Find Jim Gray, Web 2.0 Style

I first saw this post over on TechCrunch and thought it was one of the coolest things I’ve seen in a while:

When famous computer scientist Jim Gray went missing a few days ago, the coast guard launched a large scale search that found absolutely nothing. On Thursday, they gave up.

Then Amazon stepped in. They arranged for a satellite sweep of the area and stored the images on their S3 storage service. They then created a task on their Mechanical Turk service to allow volunteers to scan the images to look for the boat. It’s a tough task – the boat would only be about six pixels in size in an image, and there was a lot of cloud cover obscuring large parts of the area scanned. But volunteers are pouring in to help out.

If you’re not up on the Amazon Mechanical Turk, I’m not really in the mood to explain, so I point you to wikipedia instead.

The Amazon Mechanical Turk (MTurk) is a beta web service by Amazon.com, part of the collection of Amazon Web Services. Mturk enables computer programs to co-ordinate the use of human intelligence to perform tasks which computers are unable to do. Requesters, the human beings that write these programs, are able to pose tasks known as HITs (Human Intelligence Tasks), such as choosing the best among several photographs of a storefront, writing product descriptions, or identifying performers on music CDs. Workers (called Providers in Mechanical Turk’s Terms of Service) can then browse among existing tasks and complete them for a monetary payment set by the Requester.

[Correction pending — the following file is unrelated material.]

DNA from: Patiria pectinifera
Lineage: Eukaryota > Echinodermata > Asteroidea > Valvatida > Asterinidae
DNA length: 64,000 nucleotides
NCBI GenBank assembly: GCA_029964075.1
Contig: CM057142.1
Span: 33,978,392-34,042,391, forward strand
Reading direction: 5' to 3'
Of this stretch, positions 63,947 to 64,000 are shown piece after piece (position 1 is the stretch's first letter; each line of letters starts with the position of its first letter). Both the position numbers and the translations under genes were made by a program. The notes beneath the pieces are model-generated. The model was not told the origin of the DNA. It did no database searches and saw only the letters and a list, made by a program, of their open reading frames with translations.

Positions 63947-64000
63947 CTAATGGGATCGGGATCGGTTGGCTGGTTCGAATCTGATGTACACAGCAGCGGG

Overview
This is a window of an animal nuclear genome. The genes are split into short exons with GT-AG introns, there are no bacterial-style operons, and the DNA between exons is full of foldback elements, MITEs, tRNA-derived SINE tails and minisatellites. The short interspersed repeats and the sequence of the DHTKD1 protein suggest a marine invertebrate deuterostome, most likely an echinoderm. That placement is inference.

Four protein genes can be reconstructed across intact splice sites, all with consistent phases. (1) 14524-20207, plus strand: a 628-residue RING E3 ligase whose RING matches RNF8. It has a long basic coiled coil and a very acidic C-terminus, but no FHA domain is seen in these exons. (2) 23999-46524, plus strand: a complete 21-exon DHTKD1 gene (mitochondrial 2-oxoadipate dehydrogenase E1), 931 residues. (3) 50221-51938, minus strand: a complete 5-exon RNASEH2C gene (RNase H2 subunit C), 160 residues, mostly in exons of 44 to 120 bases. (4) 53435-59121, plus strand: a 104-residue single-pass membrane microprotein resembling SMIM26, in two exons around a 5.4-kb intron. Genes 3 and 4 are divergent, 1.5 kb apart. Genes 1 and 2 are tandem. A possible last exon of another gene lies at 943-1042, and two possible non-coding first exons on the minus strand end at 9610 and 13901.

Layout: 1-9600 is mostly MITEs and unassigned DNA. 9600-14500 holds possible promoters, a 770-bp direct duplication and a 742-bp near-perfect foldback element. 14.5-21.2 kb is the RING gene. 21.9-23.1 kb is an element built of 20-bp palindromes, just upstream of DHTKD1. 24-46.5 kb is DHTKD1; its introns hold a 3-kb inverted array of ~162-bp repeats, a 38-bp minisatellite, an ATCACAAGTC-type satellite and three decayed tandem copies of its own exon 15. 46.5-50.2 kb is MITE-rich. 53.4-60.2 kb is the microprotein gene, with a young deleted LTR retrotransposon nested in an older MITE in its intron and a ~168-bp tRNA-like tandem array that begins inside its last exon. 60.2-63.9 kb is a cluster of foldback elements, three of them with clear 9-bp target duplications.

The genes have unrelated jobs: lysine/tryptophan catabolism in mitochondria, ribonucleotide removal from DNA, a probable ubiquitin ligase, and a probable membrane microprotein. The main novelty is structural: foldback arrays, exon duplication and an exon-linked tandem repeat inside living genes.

This is such an amazing use of technology, the collective, ubiquitous broadband, satellite imagery, and imagination. I really hope they (we!) find him.

Update: The link to the Amazon MTurk page

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